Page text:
How can you turn a moment into a movement?
How have the last eighteen months – with the universal challenges of a global pandemic and shifting business expectations – impacted consumers and marketing? How did leaders respond, and what are they focused on now?
Maybe you’ve wondered some of the same things. And if you’re like many of the business leaders we talked to, perhaps you’ve had to evolve, or even upend, your marketing and customer experience (CX) strategy to meet the demands of the past eighteen months.
Despite the challenges, many marketing and CX leaders recognise, for the first time, that now is not just a moment for change; it’s a time to commit to continued growth and keep evolving. Are you curious how they are turning this moment into a movement?
This is the first instalment of our five-part series based on our white paper, ‘When upheaval leads to elevation’. Stay tuned for more insights in upcoming blogs.
Now, let’s dive in.
Everyone approaches marketing and CX challenges differently.
To start, let’s introduce you to the three types of people we met in our research: Disrupters, Progressives, and Traditionalists. Each of these leaders use different strategies to solve their biggest brand marketing challenges. Here’s how:
- Traditionalists (31%) manage the changing market by employing tried-and-true methods in test-and-learn scenarios. Here’s what you’re likely to hear from a typical Traditionalist: ‘I mitigate risk by learning from others’ mistakes and making full use of tried and tested methodologies to meet our targets.’
- Progressives (60%) apply a blend of risk and caution in the turbulent market. They’re the types who say, ‘I look ahead for inspiring ideas and innovative new ways to market, while still ensuring we meet our targets.’
- Disrupters (9%) are change makers, either by choice or because the new realities and demands of their industries leave no choice. They say things like, ‘I turn all the marketing rules upside down, shake things up, and change the game to meet our targets.’
Harness the momentum.
It’s one thing to talk about embracing change and prioritising growth, but how can you actually do it? Having learned from the recent past, there are a few things leaders see as top priorities going forward. Here’s their approach and the steps they’re taking to make it happen.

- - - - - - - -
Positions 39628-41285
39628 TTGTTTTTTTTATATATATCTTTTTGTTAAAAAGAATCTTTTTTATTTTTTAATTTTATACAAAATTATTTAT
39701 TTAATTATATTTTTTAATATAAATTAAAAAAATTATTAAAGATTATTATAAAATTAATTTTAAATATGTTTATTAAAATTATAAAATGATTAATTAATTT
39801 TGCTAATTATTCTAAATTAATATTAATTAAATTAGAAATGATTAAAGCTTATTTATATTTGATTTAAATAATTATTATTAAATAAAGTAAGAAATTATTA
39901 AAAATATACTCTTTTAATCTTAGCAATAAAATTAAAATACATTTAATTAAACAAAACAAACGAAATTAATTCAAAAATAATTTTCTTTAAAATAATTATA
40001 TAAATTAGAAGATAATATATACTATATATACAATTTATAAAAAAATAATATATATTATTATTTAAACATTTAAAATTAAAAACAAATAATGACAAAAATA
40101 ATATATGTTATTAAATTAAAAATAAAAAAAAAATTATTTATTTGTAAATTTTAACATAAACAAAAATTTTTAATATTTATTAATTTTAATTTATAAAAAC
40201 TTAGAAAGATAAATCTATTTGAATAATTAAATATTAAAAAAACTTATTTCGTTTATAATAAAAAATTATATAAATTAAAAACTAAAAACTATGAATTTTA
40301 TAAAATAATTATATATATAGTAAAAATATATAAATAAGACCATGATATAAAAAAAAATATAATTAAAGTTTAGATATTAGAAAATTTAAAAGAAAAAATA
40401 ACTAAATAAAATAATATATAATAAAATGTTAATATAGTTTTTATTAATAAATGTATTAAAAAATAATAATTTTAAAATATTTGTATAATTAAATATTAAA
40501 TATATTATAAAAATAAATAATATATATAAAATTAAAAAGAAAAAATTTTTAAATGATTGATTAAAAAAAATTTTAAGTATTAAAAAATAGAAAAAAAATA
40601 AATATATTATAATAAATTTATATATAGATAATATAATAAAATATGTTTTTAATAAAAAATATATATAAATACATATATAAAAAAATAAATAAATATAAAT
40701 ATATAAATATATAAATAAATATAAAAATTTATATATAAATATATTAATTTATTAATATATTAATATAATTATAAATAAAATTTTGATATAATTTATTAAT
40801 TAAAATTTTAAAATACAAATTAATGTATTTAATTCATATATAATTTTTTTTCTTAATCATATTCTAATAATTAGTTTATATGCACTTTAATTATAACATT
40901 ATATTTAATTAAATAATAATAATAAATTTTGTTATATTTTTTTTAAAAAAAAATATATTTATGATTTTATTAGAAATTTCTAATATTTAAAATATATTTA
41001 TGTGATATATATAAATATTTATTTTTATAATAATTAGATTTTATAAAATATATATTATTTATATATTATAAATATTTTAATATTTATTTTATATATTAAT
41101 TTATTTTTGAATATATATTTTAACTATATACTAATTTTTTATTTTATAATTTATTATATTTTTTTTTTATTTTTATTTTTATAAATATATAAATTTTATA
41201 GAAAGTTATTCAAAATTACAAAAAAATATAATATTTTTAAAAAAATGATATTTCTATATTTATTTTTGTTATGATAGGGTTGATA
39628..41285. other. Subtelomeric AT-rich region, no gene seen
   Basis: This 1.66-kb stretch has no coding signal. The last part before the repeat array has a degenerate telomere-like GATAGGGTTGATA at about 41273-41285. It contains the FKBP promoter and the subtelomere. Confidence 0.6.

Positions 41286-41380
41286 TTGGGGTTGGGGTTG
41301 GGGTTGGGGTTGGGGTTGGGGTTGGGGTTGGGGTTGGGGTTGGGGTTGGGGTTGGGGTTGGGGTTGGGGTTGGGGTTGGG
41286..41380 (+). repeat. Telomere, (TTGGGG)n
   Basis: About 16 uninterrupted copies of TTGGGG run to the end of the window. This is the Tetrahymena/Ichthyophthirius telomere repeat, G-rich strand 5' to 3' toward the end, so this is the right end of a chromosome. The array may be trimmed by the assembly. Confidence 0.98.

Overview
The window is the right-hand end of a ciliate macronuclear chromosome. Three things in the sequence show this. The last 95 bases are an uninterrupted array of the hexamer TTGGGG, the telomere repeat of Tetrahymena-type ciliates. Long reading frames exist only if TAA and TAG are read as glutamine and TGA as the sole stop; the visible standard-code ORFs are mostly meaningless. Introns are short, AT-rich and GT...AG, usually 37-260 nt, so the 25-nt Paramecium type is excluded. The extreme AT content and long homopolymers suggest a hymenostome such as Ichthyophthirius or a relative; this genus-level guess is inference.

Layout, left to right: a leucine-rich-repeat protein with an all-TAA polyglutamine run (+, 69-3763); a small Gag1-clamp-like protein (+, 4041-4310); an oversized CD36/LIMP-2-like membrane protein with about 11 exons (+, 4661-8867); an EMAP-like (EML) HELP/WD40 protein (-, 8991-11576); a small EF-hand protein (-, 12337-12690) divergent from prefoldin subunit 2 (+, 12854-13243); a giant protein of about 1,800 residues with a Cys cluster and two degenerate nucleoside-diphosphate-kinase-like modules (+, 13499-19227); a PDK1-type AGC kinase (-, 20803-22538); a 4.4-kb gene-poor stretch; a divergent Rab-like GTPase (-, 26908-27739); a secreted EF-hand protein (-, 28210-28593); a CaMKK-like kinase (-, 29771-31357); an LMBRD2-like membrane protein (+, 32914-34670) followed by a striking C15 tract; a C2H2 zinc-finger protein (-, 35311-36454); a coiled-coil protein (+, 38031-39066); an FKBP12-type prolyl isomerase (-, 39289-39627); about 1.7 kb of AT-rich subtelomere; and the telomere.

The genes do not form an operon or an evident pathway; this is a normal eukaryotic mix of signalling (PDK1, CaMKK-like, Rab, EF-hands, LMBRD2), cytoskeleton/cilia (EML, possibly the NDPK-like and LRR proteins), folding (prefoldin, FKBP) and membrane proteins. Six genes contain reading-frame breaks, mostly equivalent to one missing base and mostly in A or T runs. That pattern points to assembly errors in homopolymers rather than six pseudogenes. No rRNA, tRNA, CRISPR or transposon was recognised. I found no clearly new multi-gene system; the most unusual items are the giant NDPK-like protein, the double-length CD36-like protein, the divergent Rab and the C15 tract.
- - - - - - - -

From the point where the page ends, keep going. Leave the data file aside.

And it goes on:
First, there is a tremendous priority on maintaining strong engagement and connection – between teams and colleagues, prospects and customers, and partners and vendors. In fact, aiming to balance internal and external needs, 74% of executives are working to break down silos across their organisation, and 64% of them have adjusted their messaging to reflect the top brand qualities of transparency, authenticity, and empathy.
In building on the momentum, 82% of marketing leaders rank creating a new breed of content and experiences as a top strategy to gain a competitive edge over the next two to three years. After all, businesses aren’t the only ones who have responded to shifting demands – their customers and employees have evolved, too. As one leader said about their customers, 'People don’t necessarily care if you solve their problem. They just want to be heard.' And the same holds true for employees, with one executive revealing, 'After our CEO started hosting these very authentic calls and really answering our employees' questions, other leaders have started to do the same thing.'
If you think this sounds like a massive shift, that’s because it is. Executives recognise that bringing these priorities to life will require tangible investment. Over the next 12 months, more than half (54%) of leaders are making investments to implement and mature CX strategies and programs. Leaders feel strongly about the need for change, and they’re taking steps to implement their plans.
How will you evolve?
Continuing challenges and market accelerations are not behind us. Marketing and CX executives are using this opportunity to impact organisational change, move beyond legacy systems and thinking, continue to break down silos within and outside their organizations, and build their brands to differentiate for the future. The diversity of thoughts, ideas, and strategies prove that there is no one-size-fits-all approach.
With endless ways to embrace change and enable growth, how will you evolve to meet the challenges of tomorrow?